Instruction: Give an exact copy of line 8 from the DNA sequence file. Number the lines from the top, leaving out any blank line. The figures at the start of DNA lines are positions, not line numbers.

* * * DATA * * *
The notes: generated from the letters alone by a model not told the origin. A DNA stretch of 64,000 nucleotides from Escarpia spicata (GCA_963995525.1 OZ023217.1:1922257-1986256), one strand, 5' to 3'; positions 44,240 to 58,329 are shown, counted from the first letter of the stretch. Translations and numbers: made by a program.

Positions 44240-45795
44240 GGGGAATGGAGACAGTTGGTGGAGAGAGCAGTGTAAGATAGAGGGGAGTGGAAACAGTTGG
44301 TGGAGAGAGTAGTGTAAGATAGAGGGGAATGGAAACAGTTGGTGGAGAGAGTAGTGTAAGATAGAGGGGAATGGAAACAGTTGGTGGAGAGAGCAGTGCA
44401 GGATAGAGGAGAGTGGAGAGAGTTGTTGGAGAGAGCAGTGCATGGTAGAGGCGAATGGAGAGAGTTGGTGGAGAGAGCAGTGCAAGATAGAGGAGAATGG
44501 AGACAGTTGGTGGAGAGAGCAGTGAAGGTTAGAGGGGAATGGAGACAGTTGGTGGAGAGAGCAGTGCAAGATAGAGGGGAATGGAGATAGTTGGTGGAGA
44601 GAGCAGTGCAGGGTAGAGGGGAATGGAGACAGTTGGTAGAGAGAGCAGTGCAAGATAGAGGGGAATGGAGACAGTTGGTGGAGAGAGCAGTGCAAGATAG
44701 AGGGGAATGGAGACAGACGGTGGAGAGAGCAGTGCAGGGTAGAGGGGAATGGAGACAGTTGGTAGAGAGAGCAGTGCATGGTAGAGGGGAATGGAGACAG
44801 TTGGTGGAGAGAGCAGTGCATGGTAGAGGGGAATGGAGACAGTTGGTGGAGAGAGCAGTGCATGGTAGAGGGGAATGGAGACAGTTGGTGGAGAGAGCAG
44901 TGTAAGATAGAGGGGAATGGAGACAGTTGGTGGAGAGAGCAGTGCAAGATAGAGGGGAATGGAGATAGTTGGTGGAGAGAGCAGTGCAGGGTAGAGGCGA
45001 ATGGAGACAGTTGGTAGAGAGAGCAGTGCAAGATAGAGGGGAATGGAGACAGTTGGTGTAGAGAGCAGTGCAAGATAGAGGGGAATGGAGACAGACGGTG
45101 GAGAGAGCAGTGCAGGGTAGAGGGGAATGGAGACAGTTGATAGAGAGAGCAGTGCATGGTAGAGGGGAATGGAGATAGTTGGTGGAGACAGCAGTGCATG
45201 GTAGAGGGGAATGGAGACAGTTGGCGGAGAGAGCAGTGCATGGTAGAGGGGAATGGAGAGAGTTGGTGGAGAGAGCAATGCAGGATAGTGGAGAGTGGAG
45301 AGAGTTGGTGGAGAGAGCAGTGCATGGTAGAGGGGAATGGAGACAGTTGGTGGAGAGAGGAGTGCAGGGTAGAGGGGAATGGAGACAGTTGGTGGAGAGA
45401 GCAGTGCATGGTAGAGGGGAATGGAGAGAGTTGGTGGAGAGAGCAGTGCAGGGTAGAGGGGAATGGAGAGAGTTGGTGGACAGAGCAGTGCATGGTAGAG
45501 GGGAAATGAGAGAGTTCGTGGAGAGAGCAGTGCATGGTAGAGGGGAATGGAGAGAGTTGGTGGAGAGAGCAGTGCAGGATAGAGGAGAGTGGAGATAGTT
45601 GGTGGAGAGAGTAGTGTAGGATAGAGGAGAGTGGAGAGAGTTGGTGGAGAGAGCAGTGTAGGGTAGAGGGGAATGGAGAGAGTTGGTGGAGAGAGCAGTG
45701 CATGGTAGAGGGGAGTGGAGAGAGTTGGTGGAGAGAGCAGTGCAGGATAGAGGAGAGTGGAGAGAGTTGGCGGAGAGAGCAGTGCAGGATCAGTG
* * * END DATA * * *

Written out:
44701 AGGGGAATGGAGACAGACGGTGGAGAGAGCAGTGCAGGGTAGAGGGGAATGGAGACAGTTGGTAGAGAGAGCAGTGCATGGTAGAGGGGAATGGAGACAG